Washington (CNN) - Democrats reeling from last week's upset loss of Ted Kennedy's U.S. Senate seat in Massachusetts suffered a new setback in Arkansas on Monday as a longtime Democratic House incumbent announced his intention to retire at the end of this year.
The party's hopes also dimmed in Delaware, where popular Democratic state Attorney General Beau Biden declared that he will not seek his father's former U.S. Senate seat this November.
Joe Biden vacated the seat after he was elected vice president in 2008.
The twin announcements increased speculation that the Democrats may suffer major congressional losses in the looming midterm elections.
Seven-term Rep. Marion Berry, D-Arkansas, cited health concerns in his announcement that he won't seek re-election this fall.
"The people deserve a representative who has the ability to rise to the numerous challenges that face our state and our nation," he said in a written statement.
"As a lifelong farmer, time has taken its toll on my health and I am no longer able to serve the district with the vitality I once possessed. ... I am at perfect peace with this decision and look forward to returning to the farm and my home state of Arkansas."
Berry, a member of the fiscally conservative Democratic "Blue Dog" coalition, represents a district covering the northeast portion of Arkansas. While he was unopposed for re-election in 2008, GOP presidential nominee Sen. John McCain beat then-Sen. Barack Obama in the district by 21 points.
Four years earlier, President George W. Bush defeated Sen. John Kerry by 5 points in Berry's district.
Berry becomes the sixth House Democrat over the past two months to announce his retirement. The others are fellow Arkansas Democrat Vic Snyder, Reps. Bart Gordon and John Tanner of Tennessee, Rep. Dennis Moore of Kansas, and Rep. Brian Baird of Washington.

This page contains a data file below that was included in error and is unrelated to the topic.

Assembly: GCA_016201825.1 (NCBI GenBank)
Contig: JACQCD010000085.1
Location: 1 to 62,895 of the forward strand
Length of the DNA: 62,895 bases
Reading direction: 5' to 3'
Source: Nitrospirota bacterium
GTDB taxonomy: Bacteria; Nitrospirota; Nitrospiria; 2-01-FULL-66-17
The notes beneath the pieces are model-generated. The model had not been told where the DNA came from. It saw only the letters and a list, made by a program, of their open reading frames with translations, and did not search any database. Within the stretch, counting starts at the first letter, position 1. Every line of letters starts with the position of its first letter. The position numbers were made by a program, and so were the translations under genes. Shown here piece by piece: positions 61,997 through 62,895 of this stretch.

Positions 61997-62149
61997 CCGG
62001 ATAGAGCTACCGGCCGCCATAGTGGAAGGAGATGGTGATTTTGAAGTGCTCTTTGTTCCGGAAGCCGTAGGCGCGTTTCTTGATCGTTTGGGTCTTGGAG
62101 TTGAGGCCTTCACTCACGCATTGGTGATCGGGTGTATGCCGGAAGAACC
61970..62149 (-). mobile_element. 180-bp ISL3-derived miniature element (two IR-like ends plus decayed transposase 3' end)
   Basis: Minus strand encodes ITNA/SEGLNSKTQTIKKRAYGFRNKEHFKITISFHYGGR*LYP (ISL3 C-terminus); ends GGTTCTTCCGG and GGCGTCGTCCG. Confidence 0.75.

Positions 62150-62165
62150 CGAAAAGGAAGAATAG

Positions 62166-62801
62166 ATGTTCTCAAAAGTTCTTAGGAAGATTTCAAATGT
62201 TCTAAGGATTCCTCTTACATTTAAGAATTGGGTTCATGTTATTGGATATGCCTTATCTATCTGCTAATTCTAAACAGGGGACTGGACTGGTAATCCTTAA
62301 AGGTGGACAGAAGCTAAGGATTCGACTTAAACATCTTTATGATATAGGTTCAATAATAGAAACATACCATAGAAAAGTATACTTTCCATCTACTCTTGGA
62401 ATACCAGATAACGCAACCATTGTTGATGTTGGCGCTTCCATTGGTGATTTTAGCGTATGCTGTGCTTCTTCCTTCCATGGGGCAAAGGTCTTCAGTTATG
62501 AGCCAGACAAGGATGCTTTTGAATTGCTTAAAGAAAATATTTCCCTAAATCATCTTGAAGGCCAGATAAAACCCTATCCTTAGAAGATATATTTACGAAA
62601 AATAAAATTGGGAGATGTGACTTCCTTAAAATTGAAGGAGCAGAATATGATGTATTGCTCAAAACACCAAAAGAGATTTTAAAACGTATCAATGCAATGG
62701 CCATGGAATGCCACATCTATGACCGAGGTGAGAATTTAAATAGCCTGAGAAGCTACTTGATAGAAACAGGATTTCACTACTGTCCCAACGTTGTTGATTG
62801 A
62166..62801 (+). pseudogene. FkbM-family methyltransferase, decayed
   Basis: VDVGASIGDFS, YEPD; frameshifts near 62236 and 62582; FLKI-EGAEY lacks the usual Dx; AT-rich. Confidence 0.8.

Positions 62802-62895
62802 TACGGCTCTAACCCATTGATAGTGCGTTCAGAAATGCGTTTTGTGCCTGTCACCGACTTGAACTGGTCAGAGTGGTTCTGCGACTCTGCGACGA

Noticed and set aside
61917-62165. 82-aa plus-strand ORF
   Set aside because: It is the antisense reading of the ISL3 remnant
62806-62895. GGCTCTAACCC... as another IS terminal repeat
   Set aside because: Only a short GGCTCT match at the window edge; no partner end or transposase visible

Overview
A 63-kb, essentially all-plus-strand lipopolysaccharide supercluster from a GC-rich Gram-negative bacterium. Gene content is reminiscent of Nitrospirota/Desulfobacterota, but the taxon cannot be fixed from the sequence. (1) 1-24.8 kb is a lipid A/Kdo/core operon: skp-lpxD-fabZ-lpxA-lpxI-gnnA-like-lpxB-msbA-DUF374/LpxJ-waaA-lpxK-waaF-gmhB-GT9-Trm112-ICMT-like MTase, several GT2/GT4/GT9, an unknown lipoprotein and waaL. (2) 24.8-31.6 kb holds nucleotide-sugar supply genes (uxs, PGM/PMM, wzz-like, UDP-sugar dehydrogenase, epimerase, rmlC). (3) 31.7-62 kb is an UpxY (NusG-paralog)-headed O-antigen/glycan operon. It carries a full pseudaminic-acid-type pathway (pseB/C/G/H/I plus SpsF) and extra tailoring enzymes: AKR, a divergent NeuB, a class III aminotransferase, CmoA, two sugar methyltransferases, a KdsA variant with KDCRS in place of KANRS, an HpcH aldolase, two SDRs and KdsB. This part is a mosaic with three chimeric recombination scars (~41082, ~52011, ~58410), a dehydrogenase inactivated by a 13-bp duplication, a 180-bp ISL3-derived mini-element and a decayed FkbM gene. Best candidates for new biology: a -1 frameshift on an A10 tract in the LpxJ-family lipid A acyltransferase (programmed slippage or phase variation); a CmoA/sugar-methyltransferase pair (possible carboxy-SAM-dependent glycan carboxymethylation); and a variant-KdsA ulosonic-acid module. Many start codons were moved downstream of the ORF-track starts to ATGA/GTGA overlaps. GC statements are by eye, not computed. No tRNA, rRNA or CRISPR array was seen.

Rep. Robert Wexler, D-Florida, stepped down at the beginning of the month. A special election is scheduled for April to fill the vacancy.
Democratic leaders are now keeping a close eye on their colleagues, hoping to persuade any other Democrats contemplating retirement to instead run for re-election in November.
Adding to House Democrats' woes: another six members of their caucus are running for statewide office instead of seeking re-election.
Alabama Rep. Parker Griffith switched from the Democratic Party to the GOP at the beginning of the year.
Only three GOP congressmen, in contrast, are retiring at the end of the year, with 11 others running for statewide office.
The Democrats currently hold a 256-178 advantage in the House, with Wexler's seat accounting for the one vacancy. Republicans need a 40-seat pickup in November's midterm elections to win back control of the chamber.
There is currently only one Republican competing for Berry's seat, but others are expected to enter the race in the wake of Berry's announcement.
The announcement came on the same day that Beau Biden announced his intention not to run for the seat held by his father for 36 years.
"I cannot and will not run for the United States Senate in 2010," Biden said in an e-mail to supporters Monday. "I will run for re-election as attorney general."
Biden's decision gives Republicans a strong chance to pick up the seat. Their likely candidate, Mike Castle, is Delaware's lone congressman and a former two-term governor of the state.
In his statement, Biden mentioned the prosecution of a high-profile child molestation case as a reason he won't run for the Senate.
"My first responsibilities are here in Delaware," he said. "The immediate need (is) to focus on a case of great consequence. And that is what I must do."
The vice president's old seat seat is currently held by former Biden aide Ted Kaufman, who was named as an interim replacement for the vice president after he resigned from the Senate.
Kaufman announced Monday that he will not seek a full term.
A CNN/Opinion Research Corporation poll released Monday indicates that Americans are divided on whether Democratic control of Congress is good for the country.
Forty-five percent of people questioned in the survey said Democratic control of Congress is a good thing, with 48 percent disagreeing. The margin is within the poll's sampling error.
The results are a shift from last June, when 50 percent felt that Democratic control of both chambers of Congress was good and 41 percent felt it was bad for the country.
–CNN's Paul Steinhauser, Mark Preston, and Alan Silverleib contributed to this report
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